Tips for Loading Donkeys

DonkeysHorses aren’t the only equines that need to be transported from place to place.  Donkeys are often hauled whether it is across the country or to a local show.  However, few transporters take into consideration the special attention that donkeys require.

First and foremost, it’s important to understand that you can’t rush a donkey.  If you try to hurry along a hesitant donkey, you’re only asking for trouble.  Most of the tricks that work well on a stubborn horse do nothing on a stubborn donkey.  The best method that works for a donkey is a long lead rope that will reach a secure ring located in the front of the trailer.

Before asking a donkey to enter a trailer, run the end of the rope through the ring.  This is typically a two person job, as one person needs to keep the donkey from backing up when the other asks it to load.

Remember, donkeys are very strong and when they decide to go back, they’re going back and you can’t hold them without a wrap or two around the ring with the lead rope.  This is a slow process, but as long as you don’t allow them to back away at all they will begin to figure out that they don’t have very many options.  Many donkeys will load this way without any fussing.

A common problem when loading a donkey is that they may decide to enter the trailer with their front feet and then freeze.  This can be frustrating because you know they’re almost there, just two more feet to go.  However, don’t make a big deal out of it.  Just move around in a very relaxed manner.  Avoid opening dividers or doors, as this can cause them to become uneasy and then they definitely won’t enter the trailer.  They will simply become suspicious of you and the trailer.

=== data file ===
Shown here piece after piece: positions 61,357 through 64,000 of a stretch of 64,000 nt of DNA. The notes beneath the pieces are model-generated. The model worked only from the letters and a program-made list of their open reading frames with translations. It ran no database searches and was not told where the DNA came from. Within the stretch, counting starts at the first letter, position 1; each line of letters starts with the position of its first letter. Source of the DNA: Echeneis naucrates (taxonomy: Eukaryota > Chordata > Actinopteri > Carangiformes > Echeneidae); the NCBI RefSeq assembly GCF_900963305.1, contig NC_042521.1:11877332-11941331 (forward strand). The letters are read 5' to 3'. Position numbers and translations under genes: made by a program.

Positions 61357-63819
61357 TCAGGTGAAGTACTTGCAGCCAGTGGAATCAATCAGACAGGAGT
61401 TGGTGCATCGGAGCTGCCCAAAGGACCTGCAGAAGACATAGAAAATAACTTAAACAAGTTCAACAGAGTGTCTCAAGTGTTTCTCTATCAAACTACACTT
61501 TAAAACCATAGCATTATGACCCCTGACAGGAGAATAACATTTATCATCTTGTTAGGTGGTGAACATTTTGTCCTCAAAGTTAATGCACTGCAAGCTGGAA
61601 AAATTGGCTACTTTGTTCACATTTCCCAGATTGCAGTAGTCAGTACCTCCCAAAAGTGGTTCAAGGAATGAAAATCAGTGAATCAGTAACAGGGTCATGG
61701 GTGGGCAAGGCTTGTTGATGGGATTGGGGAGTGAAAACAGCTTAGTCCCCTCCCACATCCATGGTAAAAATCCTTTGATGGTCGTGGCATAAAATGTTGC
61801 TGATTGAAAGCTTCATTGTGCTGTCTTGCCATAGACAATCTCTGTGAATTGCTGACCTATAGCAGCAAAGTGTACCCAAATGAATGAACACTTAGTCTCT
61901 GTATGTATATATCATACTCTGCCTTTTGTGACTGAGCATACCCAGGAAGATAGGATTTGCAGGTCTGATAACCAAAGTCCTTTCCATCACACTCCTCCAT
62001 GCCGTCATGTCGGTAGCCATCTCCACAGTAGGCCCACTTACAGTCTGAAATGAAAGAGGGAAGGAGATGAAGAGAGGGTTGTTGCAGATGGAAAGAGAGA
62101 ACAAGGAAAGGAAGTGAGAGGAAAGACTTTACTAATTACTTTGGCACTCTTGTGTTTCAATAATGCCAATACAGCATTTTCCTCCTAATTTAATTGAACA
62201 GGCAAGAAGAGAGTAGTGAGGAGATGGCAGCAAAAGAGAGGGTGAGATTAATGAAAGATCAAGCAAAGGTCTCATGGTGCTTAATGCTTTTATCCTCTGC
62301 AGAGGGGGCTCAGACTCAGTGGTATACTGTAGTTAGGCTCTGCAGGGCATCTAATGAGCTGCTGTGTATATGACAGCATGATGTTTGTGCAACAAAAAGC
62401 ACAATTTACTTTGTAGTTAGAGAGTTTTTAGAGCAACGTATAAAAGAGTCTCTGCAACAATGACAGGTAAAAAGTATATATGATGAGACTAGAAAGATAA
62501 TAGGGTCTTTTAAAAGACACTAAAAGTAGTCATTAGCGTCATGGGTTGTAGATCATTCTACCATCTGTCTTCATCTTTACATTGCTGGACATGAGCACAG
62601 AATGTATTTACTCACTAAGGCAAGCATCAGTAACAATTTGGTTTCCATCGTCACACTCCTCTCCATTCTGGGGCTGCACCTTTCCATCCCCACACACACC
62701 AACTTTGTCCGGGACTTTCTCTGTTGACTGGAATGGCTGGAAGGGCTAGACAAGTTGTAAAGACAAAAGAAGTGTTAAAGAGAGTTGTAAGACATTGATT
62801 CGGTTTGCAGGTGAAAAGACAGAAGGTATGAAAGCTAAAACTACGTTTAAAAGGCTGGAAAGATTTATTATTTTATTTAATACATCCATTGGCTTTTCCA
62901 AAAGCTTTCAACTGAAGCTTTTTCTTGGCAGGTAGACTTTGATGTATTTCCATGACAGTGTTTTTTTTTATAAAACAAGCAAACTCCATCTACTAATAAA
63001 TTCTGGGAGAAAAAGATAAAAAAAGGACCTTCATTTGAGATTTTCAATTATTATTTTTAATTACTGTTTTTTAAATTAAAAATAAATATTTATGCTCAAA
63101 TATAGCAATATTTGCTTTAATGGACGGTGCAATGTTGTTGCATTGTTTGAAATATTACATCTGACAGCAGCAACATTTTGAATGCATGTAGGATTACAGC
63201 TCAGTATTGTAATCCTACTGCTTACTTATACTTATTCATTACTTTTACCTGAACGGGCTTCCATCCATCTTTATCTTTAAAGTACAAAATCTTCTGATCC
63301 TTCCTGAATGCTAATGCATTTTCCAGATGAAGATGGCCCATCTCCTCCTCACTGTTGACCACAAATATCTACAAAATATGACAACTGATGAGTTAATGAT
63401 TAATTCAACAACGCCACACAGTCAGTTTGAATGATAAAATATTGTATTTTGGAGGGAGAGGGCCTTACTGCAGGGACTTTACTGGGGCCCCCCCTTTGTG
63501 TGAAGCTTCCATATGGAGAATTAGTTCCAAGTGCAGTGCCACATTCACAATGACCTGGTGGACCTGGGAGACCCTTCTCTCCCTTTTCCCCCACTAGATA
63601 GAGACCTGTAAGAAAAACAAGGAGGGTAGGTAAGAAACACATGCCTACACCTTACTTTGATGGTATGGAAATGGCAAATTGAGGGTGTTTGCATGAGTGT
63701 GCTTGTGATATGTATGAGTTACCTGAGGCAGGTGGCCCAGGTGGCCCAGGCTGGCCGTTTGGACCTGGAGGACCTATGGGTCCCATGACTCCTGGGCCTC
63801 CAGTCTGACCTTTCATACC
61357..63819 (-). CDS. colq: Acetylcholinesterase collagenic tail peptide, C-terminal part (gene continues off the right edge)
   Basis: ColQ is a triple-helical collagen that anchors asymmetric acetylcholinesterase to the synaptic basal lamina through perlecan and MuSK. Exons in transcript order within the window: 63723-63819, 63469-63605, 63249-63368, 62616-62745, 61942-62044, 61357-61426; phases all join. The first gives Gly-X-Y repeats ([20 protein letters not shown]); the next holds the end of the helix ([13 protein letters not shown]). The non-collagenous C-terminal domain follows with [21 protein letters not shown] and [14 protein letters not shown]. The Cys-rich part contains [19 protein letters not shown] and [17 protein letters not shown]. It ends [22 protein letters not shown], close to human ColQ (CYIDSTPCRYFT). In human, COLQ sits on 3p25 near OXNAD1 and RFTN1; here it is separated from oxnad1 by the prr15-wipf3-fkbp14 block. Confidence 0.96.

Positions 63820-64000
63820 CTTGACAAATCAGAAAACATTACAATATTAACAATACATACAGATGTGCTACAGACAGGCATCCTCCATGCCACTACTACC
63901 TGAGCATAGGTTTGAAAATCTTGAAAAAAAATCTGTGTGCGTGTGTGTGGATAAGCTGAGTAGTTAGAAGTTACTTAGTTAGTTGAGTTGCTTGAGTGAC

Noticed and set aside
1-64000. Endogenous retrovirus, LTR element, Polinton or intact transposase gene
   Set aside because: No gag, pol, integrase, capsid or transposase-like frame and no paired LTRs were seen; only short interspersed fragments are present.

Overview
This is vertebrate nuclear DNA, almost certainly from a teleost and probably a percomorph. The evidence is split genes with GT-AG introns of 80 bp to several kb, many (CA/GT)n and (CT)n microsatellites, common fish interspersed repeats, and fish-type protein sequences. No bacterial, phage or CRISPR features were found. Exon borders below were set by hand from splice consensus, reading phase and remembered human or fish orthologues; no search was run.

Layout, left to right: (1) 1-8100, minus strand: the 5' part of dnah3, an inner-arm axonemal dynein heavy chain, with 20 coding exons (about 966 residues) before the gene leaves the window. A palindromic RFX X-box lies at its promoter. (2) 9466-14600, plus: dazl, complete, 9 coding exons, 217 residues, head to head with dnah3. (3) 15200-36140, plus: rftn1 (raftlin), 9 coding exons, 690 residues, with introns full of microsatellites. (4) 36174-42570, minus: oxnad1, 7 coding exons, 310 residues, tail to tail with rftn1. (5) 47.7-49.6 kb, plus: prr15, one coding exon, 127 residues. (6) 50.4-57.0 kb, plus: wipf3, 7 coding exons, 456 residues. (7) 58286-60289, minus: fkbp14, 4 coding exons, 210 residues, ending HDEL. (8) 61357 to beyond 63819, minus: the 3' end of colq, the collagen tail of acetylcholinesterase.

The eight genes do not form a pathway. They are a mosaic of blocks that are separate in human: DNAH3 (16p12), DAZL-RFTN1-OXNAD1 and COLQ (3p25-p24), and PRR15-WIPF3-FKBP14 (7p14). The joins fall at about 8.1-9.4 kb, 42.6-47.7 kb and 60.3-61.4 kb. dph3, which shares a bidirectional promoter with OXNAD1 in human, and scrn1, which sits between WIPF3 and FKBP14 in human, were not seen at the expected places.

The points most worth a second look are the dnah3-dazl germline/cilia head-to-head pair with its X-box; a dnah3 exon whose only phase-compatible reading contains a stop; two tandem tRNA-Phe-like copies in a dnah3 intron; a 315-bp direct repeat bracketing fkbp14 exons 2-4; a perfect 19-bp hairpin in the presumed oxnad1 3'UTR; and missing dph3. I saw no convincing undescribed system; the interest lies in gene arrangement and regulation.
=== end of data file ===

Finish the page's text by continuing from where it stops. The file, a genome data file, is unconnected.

Try to avoid using food as a bribe for loading into the trailer, but there is nothing wrong with a little treat after they have successfully loaded.  However, if you do have a donkey that seems to be motivated by food and you don’t really know the donkey and he doesn’t know you, then a little alfalfa or grain may be a good tool for developing trust between you and the donkey.

Finally, remember that patience is key.  It’s also a good idea to make the trailer an inviting place to be by putting down shavings, cleaning out strange manure and eliminating flies.  If you have lights, turn on the interior lights and open any feeder doors or windows that will increase the light.  If it’s a warm day, have as many windows and vents open as possible to avoid the trailer feeling like an oven.

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One thought on “Tips for Loading Donkeys”

  1. I have 2 Mammoth Jackstock geldings I have had for 14 yrs ( since they were 7 months old). I have had occasion to load them infrequently over the years. They are typical donkeys – and need the person they trust and love to be around for a load. The best load I ever had was a couple months ago – when I had 6 people around to help. The shear manpower – needed – or not – was important. We all just gathered around willing a good load and by gum – it happened!!. One went in and the other followed. A crowd of people Can’t be wrong!! That load took 30 minutes tops. My donkeys are “people” donkeys. And you are right – they are way stronger than horses – but they use thier strength with great judiciousness. With Donkeys – its all about the ambiance, the atmosphere, and “ya gotta hold you mouth right”!! If a donk wont accept food from you after the load – they are WAY stressed. Luckily – I have only had to take mine short distances.
    To the readers : never underestimate a donkey. They have soul like a horse does not. Respect it!!!
    Pam M.

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